Officer Who Killed 12 Year Old Tamir Rice REHIRED
If It's Just A 'Few Bad Apples'...Why Are You REHIRING THEM?
“Every time there was a problem in the camp, he was at the centre of it. He wanted to be the head of the prison – and when I look back now, he was using a policy of conquer and divide to get what he wanted, which was status. And it worked.”
“He was respected very much by the US Army. If he wanted to visit people in another camp he could, but we couldn’t.”Ahmed stated that he laid the groundwork for the Islamic State inside the prison. Even though he was a troublemaker, he was allowed to communicate and even visit people in other camps. Or at least he told his fellow prisoners he was visiting people in other camps when he left with US forces.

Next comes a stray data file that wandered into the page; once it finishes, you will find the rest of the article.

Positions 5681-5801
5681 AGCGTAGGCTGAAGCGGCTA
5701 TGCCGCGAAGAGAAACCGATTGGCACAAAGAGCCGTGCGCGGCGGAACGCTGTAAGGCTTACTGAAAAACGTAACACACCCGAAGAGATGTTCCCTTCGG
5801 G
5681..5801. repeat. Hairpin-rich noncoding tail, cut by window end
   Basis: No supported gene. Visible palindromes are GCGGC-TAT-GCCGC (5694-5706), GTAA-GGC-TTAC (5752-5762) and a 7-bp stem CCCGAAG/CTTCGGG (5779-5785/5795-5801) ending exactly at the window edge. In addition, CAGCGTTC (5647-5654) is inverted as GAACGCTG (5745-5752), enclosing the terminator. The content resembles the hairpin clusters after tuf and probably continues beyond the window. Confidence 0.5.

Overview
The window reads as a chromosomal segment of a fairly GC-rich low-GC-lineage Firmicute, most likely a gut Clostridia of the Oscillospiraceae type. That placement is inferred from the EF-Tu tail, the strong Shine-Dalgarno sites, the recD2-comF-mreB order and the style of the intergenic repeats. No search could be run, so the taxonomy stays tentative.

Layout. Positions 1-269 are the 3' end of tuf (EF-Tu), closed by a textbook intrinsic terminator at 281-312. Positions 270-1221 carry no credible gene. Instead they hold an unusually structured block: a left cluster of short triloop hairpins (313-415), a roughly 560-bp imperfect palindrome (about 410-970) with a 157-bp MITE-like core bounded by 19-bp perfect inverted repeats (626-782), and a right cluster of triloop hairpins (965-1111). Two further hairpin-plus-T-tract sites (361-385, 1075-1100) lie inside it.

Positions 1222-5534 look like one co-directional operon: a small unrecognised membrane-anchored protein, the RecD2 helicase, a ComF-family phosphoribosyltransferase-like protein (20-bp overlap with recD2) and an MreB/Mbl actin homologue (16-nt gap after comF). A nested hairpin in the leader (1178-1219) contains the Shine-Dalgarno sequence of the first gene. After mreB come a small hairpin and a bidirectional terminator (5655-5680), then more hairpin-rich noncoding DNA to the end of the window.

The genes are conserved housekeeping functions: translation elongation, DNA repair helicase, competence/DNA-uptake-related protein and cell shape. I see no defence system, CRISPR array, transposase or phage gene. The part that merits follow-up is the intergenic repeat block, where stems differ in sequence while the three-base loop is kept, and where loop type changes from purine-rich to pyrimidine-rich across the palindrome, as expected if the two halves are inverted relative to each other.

“I got a feeling from him that he was hiding something inside, a darkness that he did not want to show other people. He was the opposite of other princes [leaders in the prison] who were far easier to deal with. He was remote, far from us all.”After his release from prison (whenever exactly that was) he began working with a collective of terrorist groups inside Iraq that he would eventually absorb and control. By 2010, he was head of the Islamic State. He is now seen as the successor to Osama Bin Laden. That may be true in more ways than we know. Both ran organizations initially trained, supplied, and funded by the US government. Both were presumed dead only to resurface when the US needed to rally support. It also seems likely that Baghdadi, like Bin Laden, was (at some point) a US asset.